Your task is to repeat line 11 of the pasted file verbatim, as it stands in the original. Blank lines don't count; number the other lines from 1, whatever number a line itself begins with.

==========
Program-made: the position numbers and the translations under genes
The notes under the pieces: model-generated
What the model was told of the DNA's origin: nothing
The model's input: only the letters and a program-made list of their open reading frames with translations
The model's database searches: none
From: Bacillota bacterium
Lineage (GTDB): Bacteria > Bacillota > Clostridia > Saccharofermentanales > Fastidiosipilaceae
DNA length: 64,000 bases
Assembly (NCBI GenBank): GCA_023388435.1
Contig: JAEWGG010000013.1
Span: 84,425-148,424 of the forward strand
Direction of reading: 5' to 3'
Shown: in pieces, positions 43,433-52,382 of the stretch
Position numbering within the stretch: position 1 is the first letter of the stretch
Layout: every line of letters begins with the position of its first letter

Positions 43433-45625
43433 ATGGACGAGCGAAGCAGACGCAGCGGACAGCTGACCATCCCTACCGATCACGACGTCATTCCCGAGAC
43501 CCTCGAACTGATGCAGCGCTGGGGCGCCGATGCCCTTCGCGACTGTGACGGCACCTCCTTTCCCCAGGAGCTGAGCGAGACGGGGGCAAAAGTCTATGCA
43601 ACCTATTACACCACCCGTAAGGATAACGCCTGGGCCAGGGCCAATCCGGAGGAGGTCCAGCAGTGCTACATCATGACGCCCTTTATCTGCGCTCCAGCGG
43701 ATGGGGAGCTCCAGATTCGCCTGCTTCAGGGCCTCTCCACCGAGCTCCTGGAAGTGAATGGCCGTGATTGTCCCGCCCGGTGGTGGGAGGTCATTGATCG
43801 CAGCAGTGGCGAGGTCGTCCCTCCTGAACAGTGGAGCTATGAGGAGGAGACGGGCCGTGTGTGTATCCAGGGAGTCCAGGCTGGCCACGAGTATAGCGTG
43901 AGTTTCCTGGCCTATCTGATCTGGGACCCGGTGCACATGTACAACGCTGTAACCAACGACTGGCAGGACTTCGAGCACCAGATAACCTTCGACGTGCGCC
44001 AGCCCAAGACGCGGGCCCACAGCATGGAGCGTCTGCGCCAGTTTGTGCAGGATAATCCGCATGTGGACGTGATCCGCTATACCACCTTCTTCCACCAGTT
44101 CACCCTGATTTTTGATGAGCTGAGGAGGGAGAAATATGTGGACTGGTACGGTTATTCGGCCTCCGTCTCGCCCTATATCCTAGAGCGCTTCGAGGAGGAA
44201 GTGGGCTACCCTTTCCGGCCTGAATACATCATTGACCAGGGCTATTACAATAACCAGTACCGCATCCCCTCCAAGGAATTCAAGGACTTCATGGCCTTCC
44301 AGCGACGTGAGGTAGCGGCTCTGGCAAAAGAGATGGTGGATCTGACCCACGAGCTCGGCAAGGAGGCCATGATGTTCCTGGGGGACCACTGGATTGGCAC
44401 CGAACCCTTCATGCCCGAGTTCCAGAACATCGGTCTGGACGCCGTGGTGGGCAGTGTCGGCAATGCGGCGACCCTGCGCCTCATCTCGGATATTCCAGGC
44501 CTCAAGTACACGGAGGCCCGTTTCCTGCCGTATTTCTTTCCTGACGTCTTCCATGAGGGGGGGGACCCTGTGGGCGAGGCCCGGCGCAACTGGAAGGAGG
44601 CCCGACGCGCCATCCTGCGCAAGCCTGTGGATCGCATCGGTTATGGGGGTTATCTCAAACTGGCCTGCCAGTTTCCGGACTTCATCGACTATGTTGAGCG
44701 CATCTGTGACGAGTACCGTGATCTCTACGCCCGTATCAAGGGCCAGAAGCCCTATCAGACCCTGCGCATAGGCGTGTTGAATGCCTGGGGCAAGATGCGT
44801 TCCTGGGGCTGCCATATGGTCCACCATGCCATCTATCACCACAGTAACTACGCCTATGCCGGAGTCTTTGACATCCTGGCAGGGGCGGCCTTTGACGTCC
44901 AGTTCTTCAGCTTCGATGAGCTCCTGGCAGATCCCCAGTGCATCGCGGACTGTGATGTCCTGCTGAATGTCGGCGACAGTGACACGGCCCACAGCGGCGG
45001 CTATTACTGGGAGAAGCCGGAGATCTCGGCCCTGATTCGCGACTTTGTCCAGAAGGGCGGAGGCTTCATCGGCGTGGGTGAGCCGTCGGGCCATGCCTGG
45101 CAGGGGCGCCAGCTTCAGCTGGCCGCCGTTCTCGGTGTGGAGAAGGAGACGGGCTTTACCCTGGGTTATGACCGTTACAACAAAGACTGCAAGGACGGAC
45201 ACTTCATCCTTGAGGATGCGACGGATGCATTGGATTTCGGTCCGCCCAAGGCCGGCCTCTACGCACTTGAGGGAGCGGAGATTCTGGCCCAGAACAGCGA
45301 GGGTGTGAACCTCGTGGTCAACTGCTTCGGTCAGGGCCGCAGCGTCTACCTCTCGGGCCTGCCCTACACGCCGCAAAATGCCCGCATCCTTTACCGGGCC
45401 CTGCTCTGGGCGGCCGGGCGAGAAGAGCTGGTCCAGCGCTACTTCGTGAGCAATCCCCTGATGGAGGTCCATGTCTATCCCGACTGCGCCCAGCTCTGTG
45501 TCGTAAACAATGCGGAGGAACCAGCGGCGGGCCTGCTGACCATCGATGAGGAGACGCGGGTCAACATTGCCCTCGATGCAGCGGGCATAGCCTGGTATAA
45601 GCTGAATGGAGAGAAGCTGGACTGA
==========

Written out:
Span: 84,425-148,424 of the forward strand